Gov. M. Jodi Rell is considering vetoing a major health insurance bill after one of the state's largest insurers said the bill would cost the state more than $24 million.
Rell's administration was already skeptical of allowing municipalities, nonprofits and small businesses with fewer than 50 employees to voluntarily join the state's gigantic health insurance pool. But the bill was passed by wide margins in the state House of Representatives and the Senate; it was supported by most Democrats and backed strongly by major labor unions.
On Monday, Rell released a letter from Anthem Blue Cross and Blue Shield of North Haven that said the insurer would be forced to increase its rates by 4 percent — or more than $24 million — for the fiscal year that starts July 1.
Anthem President David R. Fusco said "we must also rescind the second- and third-year rate caps for 2009 and 2010" that the company had agreed to in its three-year bid to provide health insurance for state employees.
Since the bill would open the pool to more than its current clients, Anthem says that is "a material change to the underlying assumptions of the bid" and allows it to recalculate the bid.
In addition, Rell released a separate letter from Farmington-based ConnectiCare that urged her to veto the bill.
"We believe the bill could damage competition in the current private market, put an unfunded burden upon the state, and prevent municipalities from having the flexibility to control their employees' health costs," said Stephen Jewett, a spokesman for ConnectiCare, which insures about 230,000 people in the state.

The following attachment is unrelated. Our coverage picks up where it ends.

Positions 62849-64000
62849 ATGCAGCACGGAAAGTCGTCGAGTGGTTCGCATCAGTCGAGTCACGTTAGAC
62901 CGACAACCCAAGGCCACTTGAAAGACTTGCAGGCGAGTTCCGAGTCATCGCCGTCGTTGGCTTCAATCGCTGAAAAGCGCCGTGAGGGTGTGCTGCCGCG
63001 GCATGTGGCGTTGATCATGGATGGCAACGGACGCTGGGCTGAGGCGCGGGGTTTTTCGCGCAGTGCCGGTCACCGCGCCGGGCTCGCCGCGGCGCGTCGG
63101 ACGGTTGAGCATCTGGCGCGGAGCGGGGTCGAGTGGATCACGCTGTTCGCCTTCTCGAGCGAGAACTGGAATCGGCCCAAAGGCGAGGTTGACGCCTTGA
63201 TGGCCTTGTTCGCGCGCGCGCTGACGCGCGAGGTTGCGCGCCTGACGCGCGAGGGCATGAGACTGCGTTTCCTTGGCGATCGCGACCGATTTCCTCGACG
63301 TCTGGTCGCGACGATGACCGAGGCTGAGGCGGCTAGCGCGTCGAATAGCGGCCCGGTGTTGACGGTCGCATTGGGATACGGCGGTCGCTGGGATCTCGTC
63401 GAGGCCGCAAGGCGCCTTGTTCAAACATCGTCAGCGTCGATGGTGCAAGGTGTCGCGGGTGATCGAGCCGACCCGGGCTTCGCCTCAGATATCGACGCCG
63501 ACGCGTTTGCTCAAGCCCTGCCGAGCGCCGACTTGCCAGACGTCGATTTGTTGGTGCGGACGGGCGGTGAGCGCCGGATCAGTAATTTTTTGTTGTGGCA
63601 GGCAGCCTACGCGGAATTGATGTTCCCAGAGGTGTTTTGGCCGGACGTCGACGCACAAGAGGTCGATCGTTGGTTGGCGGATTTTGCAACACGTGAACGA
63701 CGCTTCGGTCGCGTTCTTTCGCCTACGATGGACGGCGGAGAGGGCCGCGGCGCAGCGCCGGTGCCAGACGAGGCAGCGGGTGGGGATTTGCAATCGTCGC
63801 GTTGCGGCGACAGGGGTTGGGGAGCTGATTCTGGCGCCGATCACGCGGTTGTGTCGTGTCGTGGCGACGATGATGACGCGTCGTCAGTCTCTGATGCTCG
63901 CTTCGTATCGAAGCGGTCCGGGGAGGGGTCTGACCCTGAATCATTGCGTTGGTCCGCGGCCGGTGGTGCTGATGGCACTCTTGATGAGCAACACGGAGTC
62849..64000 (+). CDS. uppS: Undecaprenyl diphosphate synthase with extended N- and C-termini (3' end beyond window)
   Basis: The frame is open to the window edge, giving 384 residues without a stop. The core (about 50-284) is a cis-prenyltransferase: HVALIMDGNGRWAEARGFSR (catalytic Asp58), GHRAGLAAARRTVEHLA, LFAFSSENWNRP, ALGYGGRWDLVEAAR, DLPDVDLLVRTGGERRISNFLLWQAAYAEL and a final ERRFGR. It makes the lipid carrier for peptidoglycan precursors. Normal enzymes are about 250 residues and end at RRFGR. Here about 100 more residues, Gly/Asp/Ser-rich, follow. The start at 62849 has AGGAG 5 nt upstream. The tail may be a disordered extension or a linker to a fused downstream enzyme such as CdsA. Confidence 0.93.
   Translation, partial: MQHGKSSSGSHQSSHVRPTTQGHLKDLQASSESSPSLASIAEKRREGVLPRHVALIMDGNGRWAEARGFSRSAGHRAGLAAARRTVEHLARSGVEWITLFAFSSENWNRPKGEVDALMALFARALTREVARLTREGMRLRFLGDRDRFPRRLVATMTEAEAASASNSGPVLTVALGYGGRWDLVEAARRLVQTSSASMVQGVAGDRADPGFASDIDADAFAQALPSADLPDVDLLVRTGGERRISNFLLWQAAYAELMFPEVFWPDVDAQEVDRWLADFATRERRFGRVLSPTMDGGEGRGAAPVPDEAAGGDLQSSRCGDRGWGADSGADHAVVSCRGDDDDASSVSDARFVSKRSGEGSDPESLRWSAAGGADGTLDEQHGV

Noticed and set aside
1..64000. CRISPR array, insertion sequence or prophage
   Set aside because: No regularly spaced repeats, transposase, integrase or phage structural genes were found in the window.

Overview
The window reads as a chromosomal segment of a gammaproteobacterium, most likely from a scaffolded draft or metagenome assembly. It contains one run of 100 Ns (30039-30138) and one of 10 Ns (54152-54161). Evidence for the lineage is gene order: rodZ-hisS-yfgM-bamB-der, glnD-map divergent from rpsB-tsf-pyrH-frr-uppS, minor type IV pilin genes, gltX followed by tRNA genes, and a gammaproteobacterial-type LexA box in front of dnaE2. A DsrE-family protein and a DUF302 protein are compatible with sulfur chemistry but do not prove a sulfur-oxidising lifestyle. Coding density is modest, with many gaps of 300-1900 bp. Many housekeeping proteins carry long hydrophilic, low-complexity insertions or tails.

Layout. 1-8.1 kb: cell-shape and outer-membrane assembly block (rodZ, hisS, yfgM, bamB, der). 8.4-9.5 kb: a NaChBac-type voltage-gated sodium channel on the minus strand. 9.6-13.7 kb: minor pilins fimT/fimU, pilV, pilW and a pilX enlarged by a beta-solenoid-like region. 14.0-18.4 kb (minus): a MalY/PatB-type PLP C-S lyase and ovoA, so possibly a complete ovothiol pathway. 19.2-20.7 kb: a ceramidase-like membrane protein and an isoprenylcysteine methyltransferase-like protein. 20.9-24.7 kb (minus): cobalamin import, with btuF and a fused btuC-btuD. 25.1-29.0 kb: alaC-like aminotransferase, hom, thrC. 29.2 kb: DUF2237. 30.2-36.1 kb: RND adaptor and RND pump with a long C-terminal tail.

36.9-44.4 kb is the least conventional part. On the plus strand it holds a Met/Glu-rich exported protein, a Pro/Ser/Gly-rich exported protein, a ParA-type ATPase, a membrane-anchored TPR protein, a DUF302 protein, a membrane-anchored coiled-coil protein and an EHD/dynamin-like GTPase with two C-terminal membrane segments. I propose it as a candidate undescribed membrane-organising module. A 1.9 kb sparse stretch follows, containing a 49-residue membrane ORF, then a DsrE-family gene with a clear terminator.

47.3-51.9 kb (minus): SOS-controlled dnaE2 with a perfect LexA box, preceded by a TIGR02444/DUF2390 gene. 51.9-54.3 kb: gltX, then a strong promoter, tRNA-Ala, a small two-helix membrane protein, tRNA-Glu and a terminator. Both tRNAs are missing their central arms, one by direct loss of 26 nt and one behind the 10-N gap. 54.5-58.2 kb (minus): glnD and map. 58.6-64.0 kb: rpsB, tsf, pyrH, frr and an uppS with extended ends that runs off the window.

Without using the word "veto," Rell said she has problems with the measure that had still not yet reached her desk Monday.
"I have major concerns" about the bill, Rell told reporters in her Capitol office.
Democrats say the bill would provide cost savings because the pool could be as large as 600,000 people, allowing officials to drive a hard bargain on costs and thus lead to lower premiums. Support for the idea dates to least 1991 when then-Comptroller Bill Curry pushed for the concept. While the idea was derailed repeatedly in the ensuing years, it finally passed this year after being pushed by one of the General Assembly's most influential members — House Majority Leader Christopher Donovan of Meriden.
Nationally, 24 states allow municipalities in their pools, and others are considering it.
As the bill moved through the legislature, it was opposed strongly by the Connecticut Business and Industry Association, the state's largest business lobby. At the same time, the measure received strong support from Council 4 of the American Federation of State, County and Municipal Employees, known as AFSCME, and Local 2001 of the Connecticut State Employees Association. The bill passed 102-43 in the House and 22-12 in the Senate.
"Finally passing the 'pooling' bill shows that our lawmakers truly do care about the healthcare burden on Connecticut's towns, school districts and small businesses," said Michael O'Brien, president of CSEA/SEIU Local 2001. Rell "should act by signing this bill into law immediately. That would send a strong message that she is committed to help cash-strapped municipalities avoid cutting public services and raising local property taxes."
Reprinted with permission of the Hartford Courant.
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